Arsenal were once regarded as one of the pioneers of possession-based football in the Premier League and their style of play represented the hallmark of the aesthetic aspect of the English game for a large part of Arsene Wenger’s reign, but defensive frailties have consistently undermined their attacking prowess.
So the theory of possession-based football goes: if we have control of the ball then it’s physically impossible to concede a goal; restrict the opponents time on the ball and restrict their number of goal scoring opportunities; more time in possession equates to a great number of clear cut chances.
The essence of the theory is sound but Arsenal are a quintessential example of how technical quality and forward-thinking excellence can count for nothing if the foundations of the defensive unit are brittle and missing key ingredients.
Fundamentally and collectively Arsenal’s defensive unit has been flawed for quite some time, but individual errors have also played their part in scuppering various title bids.
Glaring errors were commonplace under Arsene Wenger and Arsenal’s mistake-laden performance at Crystal Palace on Sunday afternoon served to illuminate how little has changed since Unai Emery arrived at the club – despite the appearance that they have massively improved.
According to Sky Sports pundit Nick Wright, only Fulham have made as many individual errors leading to shots as Arsenal this season (8).
‘On Sunday, there were defensive errors in the lead-up to both Palace goals. First, Bernd Leno, preferred to Petr Cech in goal, failed to get any distance on his punch from a Palace corner, then Shkodran Mustafi lunged in on Cheikhou Kouyate to concede the penalty.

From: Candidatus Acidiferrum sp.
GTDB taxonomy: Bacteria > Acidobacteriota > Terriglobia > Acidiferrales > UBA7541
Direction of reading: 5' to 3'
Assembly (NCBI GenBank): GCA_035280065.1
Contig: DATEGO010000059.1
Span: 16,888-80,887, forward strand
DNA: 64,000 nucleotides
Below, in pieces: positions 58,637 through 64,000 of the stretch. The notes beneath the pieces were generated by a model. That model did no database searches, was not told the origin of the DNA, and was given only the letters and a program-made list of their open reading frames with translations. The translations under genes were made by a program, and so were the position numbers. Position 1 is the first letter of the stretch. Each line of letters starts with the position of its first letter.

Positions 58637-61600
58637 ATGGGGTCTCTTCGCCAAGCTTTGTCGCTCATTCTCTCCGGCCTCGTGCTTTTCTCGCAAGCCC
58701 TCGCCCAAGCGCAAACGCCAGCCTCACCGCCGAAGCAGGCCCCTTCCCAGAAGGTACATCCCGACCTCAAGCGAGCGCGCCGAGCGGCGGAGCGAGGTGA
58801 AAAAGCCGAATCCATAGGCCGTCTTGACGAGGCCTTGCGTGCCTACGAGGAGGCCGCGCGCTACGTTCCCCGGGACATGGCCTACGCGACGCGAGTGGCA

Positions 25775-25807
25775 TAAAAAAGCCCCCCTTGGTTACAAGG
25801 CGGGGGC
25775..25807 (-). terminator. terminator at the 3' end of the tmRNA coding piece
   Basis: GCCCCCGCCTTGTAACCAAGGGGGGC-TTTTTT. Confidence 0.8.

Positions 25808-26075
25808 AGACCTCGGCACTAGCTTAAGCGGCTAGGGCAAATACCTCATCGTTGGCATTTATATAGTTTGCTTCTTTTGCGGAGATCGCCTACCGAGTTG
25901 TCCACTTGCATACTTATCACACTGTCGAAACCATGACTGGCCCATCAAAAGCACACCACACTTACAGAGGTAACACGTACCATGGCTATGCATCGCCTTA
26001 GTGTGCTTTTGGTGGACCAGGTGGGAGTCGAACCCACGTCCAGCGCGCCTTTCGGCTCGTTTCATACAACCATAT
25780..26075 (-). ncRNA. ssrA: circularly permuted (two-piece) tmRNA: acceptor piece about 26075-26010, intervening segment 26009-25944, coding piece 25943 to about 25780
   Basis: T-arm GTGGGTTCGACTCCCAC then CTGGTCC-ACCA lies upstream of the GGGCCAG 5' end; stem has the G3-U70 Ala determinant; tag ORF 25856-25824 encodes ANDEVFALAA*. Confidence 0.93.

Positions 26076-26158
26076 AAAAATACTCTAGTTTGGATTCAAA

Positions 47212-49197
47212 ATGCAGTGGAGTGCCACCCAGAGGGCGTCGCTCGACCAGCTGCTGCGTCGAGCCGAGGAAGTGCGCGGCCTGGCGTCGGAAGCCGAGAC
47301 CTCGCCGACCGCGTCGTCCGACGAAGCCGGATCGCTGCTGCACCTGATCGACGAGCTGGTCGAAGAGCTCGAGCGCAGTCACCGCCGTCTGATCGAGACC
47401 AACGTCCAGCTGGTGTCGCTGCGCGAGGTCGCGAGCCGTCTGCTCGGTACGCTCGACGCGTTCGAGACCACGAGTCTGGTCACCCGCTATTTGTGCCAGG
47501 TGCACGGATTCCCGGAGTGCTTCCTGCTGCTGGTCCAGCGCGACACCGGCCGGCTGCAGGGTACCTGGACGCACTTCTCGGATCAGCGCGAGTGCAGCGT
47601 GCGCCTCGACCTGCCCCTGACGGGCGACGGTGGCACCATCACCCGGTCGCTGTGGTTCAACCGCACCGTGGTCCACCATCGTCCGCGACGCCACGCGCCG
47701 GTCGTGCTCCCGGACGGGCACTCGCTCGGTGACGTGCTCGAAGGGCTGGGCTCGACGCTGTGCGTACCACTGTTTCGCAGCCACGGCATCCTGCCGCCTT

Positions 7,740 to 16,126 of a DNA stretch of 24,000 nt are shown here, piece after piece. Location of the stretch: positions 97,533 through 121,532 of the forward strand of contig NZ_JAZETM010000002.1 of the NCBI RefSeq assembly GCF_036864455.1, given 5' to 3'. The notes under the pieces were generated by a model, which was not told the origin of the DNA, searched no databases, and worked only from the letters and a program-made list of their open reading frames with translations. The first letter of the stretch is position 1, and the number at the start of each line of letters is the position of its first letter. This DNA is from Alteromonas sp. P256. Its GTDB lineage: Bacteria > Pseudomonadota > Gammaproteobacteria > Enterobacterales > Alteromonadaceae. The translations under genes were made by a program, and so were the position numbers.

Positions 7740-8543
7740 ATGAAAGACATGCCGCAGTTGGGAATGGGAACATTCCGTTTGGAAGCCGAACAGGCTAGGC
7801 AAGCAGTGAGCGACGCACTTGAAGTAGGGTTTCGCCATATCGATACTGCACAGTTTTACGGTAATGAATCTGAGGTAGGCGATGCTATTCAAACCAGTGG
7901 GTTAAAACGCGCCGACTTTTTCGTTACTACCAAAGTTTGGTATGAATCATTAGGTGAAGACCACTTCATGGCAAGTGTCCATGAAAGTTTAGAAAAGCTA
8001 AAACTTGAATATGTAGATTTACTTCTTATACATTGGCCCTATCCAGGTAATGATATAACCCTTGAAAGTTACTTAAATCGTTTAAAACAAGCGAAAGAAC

‘Xhaka was exposed for the equaliser. The Switzerland international, who was playing as a makeshift left-back, clumsily tackled Wilfried Zaha, who went to ground to win the penalty.
‘The individual defensive lapses have been another unwanted theme of Arsenal’s season and the statistics prove it. According to Opta, the Gunners have made the joint-most errors leading to opposition shots in the division – level with relegation-threatened Fulham.’
That Arsenal have essentially been the architects of their own downfall this season is indicative of the lack of progression the cub have made under Emery – at least from a defensive perspective.
It’s not as if Arsenal could have expected Emery to single-handedly resolve deep-rooted problems overnight, but the statistic makes for damning reading for the supporters who are hoping for their club to mount a title challenge this season.
Rightly or wrongly Emery will be judged in comparison with Wenger throughout his time as Arsenal manager, and the early prognosis proves that his presence is yet to stimulate a shift in the meek defensive mentality which plagued the final years of the Frenchman’s reign.
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